Land prices in west of Ireland have fallen, new data shows
Land prices in the West of Ireland have fallen for three consecutive years, according to new data from Sherry FitzGerald Research.
The West region noted the steepest fall in land values with prices declining by almost 6pc in the region between Q1 2017 and Q1 2019 prices.
Roseanne De Vere Hunt, Head of Sherry FitzGerald Country Homes, Farms and Estates said this trend in price decline first started in 2017 and carried into 2018 with the West suffering from very bad weather conditions in that period.
"Agents have noted that confidence is particularly low in the region. Furthermore, there are much fewer dairy farmers in the West than in other regions.
"Elsewhere, dairy farmers have been quite active in the market over the past two years and have been a major driver of price increases," she said.
It comes as latest Teagasc National Farm Survey figures average family farm income in 2018 was lowest in the Border and Western regions, where average farm incomes were less than half that of farmers in the South-East at just over €13,635.
More than four out of ten farmers in the West worked off-farm in 2018, compared to about two and a half out of ten in the Southern regions, where farmers were less likely to be employed off farm due to the predominance of dairy farming there.
According to data from Sherry FitzGerald Research, the weighted average price of farmland nationally, excluding Dublin, remained at approximately €9,300 per acre at the end of quarter one of 2019.
Commenting on the overall market, Roseanne De Vere Hunt said "The opening quarter of 2019 for the agri market has been overshadowed by events in Westminster, with great uncertainty with vendors and purchasers holding back on making decisions.
"A reprieve has been given to the end of the year with Brexit, which may stabilise the market somewhat until then."
Price changes were minimal for all farm types in the quarter with prime grassland increasing by just 0.1pc in the quarter, while prime arable land dropped by 0.2pc. As a result of these slight price movements the weighted value of prime grassland and prime arable land nationally, excluding Dublin, stood at approximately €10,520 and €11,190 per acre respectively.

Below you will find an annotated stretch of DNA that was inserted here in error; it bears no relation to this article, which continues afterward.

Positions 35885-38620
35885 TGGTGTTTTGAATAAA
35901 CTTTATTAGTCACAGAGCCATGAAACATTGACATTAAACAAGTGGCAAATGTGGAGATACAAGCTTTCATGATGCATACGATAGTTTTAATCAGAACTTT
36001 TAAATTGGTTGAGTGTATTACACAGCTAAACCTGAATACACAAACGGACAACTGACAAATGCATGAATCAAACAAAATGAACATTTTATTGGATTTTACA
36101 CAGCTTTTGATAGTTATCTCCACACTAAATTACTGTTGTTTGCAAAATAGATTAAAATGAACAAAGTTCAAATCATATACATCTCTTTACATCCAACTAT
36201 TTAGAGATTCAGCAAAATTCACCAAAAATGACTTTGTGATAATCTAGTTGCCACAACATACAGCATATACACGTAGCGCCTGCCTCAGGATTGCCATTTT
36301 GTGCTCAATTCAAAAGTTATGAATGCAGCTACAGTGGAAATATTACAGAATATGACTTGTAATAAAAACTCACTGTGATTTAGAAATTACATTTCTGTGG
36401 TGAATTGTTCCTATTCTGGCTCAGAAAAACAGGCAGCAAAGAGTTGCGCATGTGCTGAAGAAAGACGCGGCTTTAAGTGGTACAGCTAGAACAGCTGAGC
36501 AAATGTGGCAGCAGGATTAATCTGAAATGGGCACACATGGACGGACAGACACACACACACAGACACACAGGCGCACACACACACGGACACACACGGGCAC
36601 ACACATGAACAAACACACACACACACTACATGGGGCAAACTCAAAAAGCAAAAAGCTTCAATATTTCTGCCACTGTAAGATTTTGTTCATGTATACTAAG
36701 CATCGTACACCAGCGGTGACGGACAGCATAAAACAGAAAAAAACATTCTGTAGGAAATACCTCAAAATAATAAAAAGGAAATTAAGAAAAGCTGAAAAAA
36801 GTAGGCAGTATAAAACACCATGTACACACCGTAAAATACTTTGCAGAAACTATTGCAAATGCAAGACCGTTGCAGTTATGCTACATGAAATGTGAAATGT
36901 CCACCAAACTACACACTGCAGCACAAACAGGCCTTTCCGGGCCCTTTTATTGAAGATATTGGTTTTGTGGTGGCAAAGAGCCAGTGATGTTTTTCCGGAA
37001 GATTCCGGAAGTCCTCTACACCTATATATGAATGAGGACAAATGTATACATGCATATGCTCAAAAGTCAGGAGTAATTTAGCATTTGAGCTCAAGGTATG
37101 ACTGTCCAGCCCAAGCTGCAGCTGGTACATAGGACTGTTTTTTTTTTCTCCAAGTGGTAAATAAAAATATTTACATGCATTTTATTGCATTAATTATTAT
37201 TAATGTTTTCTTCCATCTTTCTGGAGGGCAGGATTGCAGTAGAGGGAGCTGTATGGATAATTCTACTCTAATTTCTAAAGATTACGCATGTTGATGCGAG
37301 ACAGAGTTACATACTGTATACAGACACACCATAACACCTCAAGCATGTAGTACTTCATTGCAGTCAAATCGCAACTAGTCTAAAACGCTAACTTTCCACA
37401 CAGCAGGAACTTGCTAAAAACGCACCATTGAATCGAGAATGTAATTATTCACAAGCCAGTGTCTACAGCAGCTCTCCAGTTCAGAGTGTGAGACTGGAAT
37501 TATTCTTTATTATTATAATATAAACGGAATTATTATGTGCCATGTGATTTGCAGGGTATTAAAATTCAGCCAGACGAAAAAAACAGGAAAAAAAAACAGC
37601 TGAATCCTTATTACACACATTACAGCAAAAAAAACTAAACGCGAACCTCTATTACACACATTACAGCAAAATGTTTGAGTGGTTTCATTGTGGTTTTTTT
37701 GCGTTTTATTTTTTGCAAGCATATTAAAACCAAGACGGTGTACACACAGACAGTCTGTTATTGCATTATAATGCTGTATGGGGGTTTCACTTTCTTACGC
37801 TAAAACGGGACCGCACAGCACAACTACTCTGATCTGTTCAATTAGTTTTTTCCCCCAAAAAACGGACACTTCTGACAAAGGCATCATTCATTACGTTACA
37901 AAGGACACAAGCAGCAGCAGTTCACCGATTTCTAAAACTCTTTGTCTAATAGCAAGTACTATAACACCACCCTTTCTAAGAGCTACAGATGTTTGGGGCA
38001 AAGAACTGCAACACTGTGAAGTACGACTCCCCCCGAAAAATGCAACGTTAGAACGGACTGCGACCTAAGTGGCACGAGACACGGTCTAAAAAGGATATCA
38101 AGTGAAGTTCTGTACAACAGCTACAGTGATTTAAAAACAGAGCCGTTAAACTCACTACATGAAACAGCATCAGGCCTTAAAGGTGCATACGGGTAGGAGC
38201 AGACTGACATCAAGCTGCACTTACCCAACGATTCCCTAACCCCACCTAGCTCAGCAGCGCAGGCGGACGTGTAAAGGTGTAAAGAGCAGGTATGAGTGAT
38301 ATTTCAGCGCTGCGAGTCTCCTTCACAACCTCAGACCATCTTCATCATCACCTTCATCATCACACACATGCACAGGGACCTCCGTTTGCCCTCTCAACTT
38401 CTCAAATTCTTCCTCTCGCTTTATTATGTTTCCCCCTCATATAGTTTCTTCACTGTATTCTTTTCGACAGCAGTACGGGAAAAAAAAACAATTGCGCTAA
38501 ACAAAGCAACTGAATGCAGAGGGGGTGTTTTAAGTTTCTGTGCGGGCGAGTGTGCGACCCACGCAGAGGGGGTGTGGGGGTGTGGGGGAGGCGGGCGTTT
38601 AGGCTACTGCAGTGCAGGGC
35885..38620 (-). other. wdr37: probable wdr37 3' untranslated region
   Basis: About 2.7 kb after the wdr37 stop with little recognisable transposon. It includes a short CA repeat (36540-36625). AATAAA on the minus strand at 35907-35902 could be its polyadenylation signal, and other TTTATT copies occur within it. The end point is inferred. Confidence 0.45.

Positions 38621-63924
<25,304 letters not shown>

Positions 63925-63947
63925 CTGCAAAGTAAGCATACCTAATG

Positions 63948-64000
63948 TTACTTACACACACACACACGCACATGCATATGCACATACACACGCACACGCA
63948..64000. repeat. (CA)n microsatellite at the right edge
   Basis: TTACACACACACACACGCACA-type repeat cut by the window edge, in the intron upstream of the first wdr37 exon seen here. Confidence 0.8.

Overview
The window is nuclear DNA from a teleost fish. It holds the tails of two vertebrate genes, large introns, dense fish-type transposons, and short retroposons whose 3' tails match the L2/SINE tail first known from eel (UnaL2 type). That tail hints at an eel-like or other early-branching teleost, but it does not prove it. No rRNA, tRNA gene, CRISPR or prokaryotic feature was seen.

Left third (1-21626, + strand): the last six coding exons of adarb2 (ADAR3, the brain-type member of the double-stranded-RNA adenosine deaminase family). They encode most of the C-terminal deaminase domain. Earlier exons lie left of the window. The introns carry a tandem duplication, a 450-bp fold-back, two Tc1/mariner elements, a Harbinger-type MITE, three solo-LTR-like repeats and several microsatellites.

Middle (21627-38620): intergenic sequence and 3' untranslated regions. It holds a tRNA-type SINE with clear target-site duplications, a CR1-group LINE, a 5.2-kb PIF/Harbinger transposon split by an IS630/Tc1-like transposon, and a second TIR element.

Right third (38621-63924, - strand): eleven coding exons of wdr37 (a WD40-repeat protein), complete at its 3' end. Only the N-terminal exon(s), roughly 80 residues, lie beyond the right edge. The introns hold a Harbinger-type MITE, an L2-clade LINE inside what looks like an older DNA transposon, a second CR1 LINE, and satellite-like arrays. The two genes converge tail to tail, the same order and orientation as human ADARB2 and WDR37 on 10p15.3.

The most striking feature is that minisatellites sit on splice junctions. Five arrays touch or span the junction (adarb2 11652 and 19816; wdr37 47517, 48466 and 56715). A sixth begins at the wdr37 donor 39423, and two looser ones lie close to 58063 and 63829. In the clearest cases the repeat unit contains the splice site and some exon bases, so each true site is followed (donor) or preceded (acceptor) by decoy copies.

Despite the performance of the market in the opening quarter of the year, average farm values did note a small rise of 1.3pc in the twelve months to Q1 2019. Prime grassland increased at a slightly greater rate of 1.7pc, with dairy farmers quite active in the market. Comparatively, the average price of prime arable land increased by 1.2pc over the same period.
The Mid-East, Mid-West, South-East and South-West all noted prices rises, with the Mid-West recording the largest increase at 5.3pc. In contrast prices either remained stagnant or fell in in the Border, West and Midlands regions.
"As such, much of how the land market will progress for both the remainder of this year, and indeed the coming few years, will largely depend upon developments in Westminster.
"The extension of the deadline has given some relief to farmers as it avoided, temporarily at the very least, a severely damaging no deal scenario.
"However, a great deal of unease remains in the market with the UK’s future trading arrangement with the EU still very much in the air, particularly given a new Conservative leader and Prime Minister needs to be elected," De Vere Hunt said.
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